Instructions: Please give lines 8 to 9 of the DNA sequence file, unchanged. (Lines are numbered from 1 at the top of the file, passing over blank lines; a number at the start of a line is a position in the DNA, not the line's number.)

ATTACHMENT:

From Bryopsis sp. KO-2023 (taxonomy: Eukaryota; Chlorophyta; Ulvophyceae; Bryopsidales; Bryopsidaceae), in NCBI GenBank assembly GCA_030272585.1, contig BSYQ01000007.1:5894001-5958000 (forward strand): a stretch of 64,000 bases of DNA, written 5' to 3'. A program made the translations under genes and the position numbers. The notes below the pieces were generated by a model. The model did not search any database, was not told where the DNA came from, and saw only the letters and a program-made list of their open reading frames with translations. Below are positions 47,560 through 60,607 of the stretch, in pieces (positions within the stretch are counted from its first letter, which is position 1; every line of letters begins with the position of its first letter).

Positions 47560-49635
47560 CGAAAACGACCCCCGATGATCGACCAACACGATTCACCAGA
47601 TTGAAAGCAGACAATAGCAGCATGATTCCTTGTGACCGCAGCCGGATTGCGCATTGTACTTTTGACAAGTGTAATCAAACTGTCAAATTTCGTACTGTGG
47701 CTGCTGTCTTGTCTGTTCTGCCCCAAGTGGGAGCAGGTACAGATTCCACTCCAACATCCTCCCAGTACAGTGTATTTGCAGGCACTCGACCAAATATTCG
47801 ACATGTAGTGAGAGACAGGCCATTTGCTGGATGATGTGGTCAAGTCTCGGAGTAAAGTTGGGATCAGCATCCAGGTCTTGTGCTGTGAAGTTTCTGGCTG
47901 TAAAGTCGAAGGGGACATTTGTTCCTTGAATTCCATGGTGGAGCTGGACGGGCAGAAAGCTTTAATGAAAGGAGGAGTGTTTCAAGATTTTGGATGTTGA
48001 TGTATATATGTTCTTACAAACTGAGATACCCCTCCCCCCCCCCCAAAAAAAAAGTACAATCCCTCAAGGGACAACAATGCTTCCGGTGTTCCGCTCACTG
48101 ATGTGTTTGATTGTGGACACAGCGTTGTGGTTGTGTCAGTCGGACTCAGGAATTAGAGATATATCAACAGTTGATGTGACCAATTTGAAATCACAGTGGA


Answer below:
48001 TGTATATATGTTCTTACAAACTGAGATACCCCTCCCCCCCCCCCAAAAAAAAAGTACAATCCCTCAAGGGACAACAATGCTTCCGGTGTTCCGCTCACTG
48101 ATGTGTTTGATTGTGGACACAGCGTTGTGGTTGTGTCAGTCGGACTCAGGAATTAGAGATATATCAACAGTTGATGTGACCAATTTGAAATCACAGTGGA